It is possible to use '/' as the delimiter (:Delimiter /). Therefore, I have called escape() a couple of times to put a backslash in front of any slash (there will only be a slash if the delimiter is a slash). That is necessary to make commands like :s/xxx/yyy/ work with an embedded slash.

Please add any comments or problem reports below. --JohnBeckett 02:58, 14 October 2008 (UTC)


Getting rid of control charactersEdit

I know a similar topic is posted elsewhere on the wiki, but I wanted to tell anyone looking at the CSV script and running into errors with MacVim or Vim that this DevDaily blog post solved my issues when copy and pasting the sync script above.

Following the procedure after copying and pasting the CSV script code works as well to alleviate any errors on my machine. YMMV. --129.174.97.34 17:58, September 17, 2009 (UTC) Jeffrey Horn

Thanks for info. I had a very quick look and it looks like it's just saying (badly) to do :%s/\r//g to remove extraneous ^M characters. Surely that would only be needed if you copied a script on (say) a Windows system, then tried to use the script on a different platform? Is there anything about this particular tip which requires this info? JohnBeckett 21:23, September 17, 2009 (UTC)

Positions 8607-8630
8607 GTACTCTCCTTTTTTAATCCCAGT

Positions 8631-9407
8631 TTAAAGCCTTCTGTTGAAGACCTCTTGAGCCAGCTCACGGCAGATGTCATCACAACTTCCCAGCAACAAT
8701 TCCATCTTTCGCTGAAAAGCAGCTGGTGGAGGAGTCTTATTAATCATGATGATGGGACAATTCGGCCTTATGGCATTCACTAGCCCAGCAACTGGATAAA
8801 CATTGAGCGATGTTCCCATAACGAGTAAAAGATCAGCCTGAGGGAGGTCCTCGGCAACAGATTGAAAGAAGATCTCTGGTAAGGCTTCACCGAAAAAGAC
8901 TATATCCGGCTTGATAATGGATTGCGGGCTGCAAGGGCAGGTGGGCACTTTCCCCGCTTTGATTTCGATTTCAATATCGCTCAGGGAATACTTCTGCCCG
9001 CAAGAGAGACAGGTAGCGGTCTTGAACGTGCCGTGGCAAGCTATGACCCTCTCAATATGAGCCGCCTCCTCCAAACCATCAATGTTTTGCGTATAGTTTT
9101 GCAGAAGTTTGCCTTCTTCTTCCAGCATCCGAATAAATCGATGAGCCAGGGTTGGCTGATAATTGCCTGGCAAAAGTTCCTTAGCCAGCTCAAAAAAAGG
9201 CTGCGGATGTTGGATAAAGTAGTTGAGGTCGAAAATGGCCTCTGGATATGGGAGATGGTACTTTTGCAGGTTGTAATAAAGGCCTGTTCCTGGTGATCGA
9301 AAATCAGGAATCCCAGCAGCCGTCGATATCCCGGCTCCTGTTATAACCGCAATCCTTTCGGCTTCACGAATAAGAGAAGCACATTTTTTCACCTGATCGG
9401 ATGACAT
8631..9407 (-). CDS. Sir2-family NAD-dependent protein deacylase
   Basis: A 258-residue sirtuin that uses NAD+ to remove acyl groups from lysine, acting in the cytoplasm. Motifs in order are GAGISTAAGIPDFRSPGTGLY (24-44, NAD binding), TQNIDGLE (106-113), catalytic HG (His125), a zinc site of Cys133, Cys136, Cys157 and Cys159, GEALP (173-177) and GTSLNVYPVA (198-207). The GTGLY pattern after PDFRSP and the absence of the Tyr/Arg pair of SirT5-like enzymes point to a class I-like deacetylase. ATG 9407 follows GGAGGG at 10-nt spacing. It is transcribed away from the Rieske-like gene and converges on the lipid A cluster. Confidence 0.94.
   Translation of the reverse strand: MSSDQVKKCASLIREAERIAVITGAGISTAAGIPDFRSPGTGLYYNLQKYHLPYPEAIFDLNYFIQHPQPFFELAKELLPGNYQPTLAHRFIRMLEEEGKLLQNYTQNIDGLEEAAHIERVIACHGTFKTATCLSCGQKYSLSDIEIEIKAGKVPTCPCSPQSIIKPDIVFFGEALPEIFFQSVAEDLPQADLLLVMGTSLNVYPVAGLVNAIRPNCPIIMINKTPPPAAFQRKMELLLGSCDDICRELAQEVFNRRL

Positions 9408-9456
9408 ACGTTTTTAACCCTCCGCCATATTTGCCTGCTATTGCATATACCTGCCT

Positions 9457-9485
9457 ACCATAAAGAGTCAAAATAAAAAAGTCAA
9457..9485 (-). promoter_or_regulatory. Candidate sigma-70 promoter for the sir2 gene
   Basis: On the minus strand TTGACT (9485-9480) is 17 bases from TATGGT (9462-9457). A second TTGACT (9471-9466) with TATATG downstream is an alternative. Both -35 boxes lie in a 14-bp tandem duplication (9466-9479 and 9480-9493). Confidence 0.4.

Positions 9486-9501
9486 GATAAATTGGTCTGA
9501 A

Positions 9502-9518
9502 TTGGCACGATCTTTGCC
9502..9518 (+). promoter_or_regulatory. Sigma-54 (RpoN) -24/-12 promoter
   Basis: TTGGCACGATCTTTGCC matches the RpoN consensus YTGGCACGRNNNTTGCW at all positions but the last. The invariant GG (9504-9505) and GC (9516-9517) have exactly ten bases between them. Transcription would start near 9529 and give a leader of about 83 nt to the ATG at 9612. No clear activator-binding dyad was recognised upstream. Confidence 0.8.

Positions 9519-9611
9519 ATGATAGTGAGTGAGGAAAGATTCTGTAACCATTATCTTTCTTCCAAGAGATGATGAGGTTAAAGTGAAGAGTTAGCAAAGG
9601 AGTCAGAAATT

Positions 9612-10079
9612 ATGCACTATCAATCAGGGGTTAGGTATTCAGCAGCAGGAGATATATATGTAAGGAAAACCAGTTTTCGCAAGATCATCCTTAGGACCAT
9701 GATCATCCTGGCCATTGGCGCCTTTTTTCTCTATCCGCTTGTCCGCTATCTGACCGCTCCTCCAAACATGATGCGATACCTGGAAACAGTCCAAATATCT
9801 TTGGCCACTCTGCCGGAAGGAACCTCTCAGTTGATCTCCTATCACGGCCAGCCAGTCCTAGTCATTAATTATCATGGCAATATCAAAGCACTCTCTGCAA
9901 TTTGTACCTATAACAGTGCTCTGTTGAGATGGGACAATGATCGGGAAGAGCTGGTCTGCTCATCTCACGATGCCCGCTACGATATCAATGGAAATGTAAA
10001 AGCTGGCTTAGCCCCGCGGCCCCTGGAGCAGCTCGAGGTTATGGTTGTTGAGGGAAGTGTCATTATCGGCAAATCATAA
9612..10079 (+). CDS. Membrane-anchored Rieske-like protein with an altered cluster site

Multi-line fieldsEdit

Note that the script does not work with multi-lines fields.

Update February 2010Edit

Following two suggestions by Sathishvj, I have updated the script:

  • Change GetStr() so it works with delimiters that have special meanings (like '~' when using the pattern for searching, and '&' when using substitute() to replace ',' with '&').
  • Add a CopyColumn() function with :CC user command to copy a column.

I also did some minor refactoring. Given that the user can enter their own search pattern to search a column, I found it too tricky to use \V to turn each regex into "very nomagic", so some fairly heavy kludges were required to work with the special characters.

More testing is needed. Please add any comments here, or in the "Comments" section at the bottom of the tip. JohnBeckett 03:20, February 21, 2010 (UTC)

Only first column highlighted Edit

I am relatively new to VIM scripting, please apologize if I made a blatant mistake...

I have followed the installation instructions closely and have configured the csv.vim on both VIm 7.2 for Windows (gVIm) and for Mac OS. In both cases I have downloaded the most recent executable available from vim.org, just to make sure I hadn't miss something important.

In both cases I got consistent behaviour: opening a comma delimited csv file with header the first column will be correctly highlighted, many commands like 0, $ behave as expected, but cursor movements (h, j, k, l) do NOT move to columns. They continue to behave as in "regular" VIm.

I need to mention that VIm in both cases has recognized the filetype as csv.

Any hint?

Thank you for this incredible piece of code, anyway.

--LucaM 13:03, February 24, 2010 (UTC)

Just wanted to check, are you using Shift+h? And similary Shift+j, shift+k, shift+l, etc. and not h, j, k, l?
--sathishvj
Thank you! That was the ISSUE!!
--LucaM